Third Sunday after Epiphany
The best guess scientists have about where life as we know it began is in water. There are some who argue for cold water and some who root for hot water, but the general idea is that life comes from water. Whatever the explanations for biological life, we know that we can trace our Christian lives back to the waters of Baptism. Jesus’ own baptism initiated his earthly ministry, and our own journeys as disciples began in the waters where we were sealed by the Holy Spirit and marked with the cross of Christ forever.
An early Roman theologian named Tertullius wrote: “And we little fish, like our icthe Jesus Christ, are born in water, and it is only by remaining in water that we are safe.” [The reason fish are a Christian symbol is because the first letter of each word in the phrase “Jesus Christ, Son of God, Savior” spells out ichthe, and so the fish became a code among Christians facing persecution.]
It is always helpful to me to remember that the Bible was written by and for people in a land that consists of so much desert terrain. It makes Scriptural images of water, and the idea of new life springing from it, extra-powerful, considering how valuable a commodity it was.
One part of the landscape not lacking water, however, is the area where Jesus began gathering his disciples according to Mark’s Gospel—around the Sea of Galilee. The first people Jesus enlists to help him spread the good news of God’s radical love were fishermen who made their living from and on the water. They lived wet, so Jesus uses a familiar image to call them to what he’d like them to do. He tells them he’s going to teach them how to fish for people—in other words, how to seek out, gather, and collect other people who will be part of God’s mission. And these fishermen leave behind their nets and their families and follow Jesus.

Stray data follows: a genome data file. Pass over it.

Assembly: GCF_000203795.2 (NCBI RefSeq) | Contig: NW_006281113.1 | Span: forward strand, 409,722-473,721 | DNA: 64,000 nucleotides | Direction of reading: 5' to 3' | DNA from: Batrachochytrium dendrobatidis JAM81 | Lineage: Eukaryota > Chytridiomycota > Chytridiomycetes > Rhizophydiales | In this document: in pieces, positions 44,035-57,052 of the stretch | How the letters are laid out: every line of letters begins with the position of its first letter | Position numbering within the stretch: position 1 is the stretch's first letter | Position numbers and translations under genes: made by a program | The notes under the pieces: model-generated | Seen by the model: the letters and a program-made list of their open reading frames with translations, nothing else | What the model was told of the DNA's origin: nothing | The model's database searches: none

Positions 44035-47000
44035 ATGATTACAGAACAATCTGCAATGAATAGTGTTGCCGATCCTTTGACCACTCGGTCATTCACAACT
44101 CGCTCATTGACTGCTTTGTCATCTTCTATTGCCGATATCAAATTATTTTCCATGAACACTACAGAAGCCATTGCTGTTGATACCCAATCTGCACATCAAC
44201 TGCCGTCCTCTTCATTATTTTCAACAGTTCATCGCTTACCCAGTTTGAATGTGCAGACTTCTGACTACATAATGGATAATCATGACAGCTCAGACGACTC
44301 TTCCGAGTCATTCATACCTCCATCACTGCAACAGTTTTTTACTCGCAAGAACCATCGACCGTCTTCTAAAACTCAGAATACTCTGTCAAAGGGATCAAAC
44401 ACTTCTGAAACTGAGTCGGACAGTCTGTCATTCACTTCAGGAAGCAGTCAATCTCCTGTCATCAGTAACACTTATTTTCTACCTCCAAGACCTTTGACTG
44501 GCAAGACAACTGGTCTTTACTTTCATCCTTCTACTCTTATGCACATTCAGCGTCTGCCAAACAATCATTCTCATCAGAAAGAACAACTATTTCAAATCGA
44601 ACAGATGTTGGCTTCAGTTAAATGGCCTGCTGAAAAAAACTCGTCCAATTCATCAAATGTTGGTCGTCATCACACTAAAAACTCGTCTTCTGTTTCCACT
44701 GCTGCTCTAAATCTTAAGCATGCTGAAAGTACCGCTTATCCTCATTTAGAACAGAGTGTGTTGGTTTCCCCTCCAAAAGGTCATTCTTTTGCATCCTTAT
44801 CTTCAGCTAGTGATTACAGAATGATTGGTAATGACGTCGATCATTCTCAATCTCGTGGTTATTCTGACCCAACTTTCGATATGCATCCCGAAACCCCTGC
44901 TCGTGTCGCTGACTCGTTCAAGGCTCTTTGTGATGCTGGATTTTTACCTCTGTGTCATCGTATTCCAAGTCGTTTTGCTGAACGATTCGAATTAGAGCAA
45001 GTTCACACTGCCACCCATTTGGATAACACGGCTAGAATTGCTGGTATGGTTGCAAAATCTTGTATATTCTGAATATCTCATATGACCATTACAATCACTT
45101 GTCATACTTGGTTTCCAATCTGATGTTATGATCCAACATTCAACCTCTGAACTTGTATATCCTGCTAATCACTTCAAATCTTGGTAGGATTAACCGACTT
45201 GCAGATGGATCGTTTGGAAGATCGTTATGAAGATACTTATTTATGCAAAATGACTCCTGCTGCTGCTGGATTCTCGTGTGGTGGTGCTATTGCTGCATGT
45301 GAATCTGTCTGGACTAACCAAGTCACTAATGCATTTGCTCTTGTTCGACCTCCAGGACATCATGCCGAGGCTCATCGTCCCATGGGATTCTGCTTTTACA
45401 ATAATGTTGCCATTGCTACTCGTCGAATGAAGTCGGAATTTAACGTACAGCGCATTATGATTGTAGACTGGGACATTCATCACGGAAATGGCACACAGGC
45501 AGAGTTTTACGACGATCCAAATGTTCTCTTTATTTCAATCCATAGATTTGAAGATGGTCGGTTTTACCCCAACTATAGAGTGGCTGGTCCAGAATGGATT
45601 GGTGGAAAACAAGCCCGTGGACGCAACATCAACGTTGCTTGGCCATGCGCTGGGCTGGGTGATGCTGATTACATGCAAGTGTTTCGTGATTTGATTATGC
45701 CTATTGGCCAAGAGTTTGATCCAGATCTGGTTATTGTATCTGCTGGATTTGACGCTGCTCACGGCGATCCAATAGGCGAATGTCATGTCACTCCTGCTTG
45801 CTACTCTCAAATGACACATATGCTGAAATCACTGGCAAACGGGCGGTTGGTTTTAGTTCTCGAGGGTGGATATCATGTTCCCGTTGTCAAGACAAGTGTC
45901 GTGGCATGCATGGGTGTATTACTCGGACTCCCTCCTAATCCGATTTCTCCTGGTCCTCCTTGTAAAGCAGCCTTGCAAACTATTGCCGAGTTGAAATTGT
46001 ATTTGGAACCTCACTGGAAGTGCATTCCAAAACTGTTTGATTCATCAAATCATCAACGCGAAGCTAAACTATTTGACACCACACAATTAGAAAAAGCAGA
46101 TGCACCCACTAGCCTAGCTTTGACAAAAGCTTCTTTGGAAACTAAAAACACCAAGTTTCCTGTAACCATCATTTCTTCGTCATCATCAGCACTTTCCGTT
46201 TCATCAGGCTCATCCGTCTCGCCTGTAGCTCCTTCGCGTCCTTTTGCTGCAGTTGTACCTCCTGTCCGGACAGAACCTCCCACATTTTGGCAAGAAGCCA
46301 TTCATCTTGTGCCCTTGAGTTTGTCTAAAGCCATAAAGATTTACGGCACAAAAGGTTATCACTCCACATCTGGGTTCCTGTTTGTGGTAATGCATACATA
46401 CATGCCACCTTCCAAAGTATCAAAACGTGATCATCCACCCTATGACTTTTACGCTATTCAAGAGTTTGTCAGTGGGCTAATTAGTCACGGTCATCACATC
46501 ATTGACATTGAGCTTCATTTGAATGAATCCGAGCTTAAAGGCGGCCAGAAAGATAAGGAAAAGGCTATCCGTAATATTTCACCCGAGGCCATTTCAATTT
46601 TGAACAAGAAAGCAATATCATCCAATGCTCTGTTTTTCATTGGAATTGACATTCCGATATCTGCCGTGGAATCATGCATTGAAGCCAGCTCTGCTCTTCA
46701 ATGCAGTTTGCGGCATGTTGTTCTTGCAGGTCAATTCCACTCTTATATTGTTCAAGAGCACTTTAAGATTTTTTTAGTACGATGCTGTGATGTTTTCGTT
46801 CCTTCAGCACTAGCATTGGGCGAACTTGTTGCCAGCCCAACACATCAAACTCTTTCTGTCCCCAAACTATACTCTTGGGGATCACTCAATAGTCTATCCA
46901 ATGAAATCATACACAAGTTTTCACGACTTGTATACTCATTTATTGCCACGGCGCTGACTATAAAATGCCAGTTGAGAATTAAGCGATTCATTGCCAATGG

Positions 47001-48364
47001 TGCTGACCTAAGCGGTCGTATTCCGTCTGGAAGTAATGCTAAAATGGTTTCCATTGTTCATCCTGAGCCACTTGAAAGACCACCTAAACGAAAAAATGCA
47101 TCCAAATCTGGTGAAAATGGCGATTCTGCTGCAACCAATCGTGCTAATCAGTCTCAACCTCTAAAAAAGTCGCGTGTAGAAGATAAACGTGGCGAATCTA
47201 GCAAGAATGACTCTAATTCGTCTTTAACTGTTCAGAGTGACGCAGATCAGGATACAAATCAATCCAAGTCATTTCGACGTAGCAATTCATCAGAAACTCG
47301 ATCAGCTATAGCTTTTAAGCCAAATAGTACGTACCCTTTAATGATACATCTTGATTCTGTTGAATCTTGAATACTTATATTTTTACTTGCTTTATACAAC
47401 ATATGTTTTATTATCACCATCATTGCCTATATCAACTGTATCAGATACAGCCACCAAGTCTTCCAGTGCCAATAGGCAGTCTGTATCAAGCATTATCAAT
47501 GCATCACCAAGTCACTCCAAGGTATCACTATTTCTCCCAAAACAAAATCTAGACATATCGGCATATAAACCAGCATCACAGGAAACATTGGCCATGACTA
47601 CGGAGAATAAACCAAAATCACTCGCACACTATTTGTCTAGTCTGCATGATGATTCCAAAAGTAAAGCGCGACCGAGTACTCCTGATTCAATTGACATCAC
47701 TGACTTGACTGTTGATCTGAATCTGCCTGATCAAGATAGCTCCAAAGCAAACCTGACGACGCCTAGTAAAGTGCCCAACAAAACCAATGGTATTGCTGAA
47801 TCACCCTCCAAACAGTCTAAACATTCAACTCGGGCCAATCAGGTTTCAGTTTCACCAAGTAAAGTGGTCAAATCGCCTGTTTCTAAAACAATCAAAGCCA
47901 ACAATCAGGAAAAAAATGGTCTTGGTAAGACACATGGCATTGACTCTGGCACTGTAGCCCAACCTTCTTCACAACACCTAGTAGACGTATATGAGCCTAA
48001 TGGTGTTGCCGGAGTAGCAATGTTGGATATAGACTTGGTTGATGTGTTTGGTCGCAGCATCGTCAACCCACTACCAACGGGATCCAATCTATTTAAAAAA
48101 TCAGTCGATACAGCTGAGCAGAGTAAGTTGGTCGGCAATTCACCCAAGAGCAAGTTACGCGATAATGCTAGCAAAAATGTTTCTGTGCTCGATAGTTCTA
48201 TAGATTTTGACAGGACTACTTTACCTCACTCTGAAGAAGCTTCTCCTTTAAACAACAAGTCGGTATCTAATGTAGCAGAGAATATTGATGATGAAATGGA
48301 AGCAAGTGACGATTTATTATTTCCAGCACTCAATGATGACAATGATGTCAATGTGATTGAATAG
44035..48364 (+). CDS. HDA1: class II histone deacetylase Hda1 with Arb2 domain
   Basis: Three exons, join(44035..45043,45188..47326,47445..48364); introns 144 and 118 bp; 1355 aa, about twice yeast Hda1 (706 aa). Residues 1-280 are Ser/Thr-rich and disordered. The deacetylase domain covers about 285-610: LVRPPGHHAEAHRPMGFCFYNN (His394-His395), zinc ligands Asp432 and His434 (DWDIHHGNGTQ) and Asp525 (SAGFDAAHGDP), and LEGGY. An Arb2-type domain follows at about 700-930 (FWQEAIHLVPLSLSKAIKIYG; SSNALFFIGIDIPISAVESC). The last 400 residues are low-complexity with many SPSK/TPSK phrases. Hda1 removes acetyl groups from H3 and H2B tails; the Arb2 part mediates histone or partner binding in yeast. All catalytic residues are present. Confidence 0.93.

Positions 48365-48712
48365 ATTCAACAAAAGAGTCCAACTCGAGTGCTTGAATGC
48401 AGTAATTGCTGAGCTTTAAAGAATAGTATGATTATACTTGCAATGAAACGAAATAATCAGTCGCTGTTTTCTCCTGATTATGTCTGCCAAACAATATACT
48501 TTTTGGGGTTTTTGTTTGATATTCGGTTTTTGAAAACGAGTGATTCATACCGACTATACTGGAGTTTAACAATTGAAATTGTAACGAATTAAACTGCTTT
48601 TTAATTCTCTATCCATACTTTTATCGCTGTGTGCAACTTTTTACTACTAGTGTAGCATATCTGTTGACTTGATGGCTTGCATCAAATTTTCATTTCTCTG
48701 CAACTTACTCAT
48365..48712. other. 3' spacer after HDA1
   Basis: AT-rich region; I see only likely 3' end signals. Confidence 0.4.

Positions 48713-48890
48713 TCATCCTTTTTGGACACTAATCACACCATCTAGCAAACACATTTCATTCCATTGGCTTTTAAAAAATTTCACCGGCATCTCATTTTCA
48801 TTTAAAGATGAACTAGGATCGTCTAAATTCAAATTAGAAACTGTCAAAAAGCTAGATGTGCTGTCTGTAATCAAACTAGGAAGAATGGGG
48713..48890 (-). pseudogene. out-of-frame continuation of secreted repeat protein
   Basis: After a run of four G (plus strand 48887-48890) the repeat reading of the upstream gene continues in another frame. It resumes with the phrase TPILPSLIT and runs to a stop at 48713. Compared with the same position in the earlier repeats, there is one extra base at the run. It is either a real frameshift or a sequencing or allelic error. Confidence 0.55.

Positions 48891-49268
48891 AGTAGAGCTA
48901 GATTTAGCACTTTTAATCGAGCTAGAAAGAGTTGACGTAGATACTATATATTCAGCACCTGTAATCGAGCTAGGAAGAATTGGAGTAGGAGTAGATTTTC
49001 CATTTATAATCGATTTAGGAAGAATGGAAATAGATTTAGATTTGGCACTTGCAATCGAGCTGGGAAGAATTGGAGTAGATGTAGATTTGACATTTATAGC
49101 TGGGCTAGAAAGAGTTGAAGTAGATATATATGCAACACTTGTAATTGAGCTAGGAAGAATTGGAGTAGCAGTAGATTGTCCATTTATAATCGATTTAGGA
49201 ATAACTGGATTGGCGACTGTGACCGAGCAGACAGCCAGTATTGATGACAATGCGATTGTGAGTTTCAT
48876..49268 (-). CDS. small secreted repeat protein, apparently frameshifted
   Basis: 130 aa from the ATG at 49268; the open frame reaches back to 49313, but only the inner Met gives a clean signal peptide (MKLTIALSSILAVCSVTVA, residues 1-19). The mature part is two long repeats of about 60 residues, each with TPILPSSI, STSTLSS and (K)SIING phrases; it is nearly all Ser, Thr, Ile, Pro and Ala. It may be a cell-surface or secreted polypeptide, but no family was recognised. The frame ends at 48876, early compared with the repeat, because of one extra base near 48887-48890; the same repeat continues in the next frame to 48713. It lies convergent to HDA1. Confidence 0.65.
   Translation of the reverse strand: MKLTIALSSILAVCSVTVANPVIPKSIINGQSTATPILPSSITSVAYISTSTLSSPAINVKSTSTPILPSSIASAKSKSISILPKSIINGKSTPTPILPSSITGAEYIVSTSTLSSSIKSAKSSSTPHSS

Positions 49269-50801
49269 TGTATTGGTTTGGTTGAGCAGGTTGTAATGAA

Maybe they think that the skills they’ve acquired from regular fishing will easily translate to their new line of work. Or maybe they know that they’re entering something completely new, where they will be out of their depth. Either way, Jesus immediately plunges his followers into nothing like the kind of fishing they were used to. Without contradicting the rivers of teaching his Jewish followers grew up internalizing, Jesus leads them into entirely new waters, deeper and wider than they’d ever imagined.
Wherever he goes, Jesus casts out demons, heals the sick, and feeds the hungry. He talks earnestly and endlessly about the coming kingdom of God, when all the world will operate the way God envisioned it at creation—where every living thing matters, and all people, with patience and humility, express concern and respect for everyone and everything else. Jesus echoes and builds upon everything they ever heard about how God’s way was like a stream of justice, a river of life, a cool cup of water on a hot day.
Despite the fact that they watch Jesus expressing the love of God up close and personally every day, the disciples—especially in Mark’s Gospel—usually miss the boat. It’s mildly comforting to me that the original disciples were as bad at following Jesus as we sometimes are, thousands of years later. Just take the brave and/or foolish ones we first encounter in this story. We know that later, when Jesus needed him most, Peter denied even knowing Jesus. And after Jesus resurrection, Peter famously carried on a nasty inter-church struggle with the followers of Paul. James and John, the Sons of Thunder, are remembered best for bickering over which of them would have the better seat in heaven. These disciples and the others Jesus collects exhibited moments of doubt and frustration and supreme stubbornness even with Jesus right there next to them, so it’s not surprising we struggle too.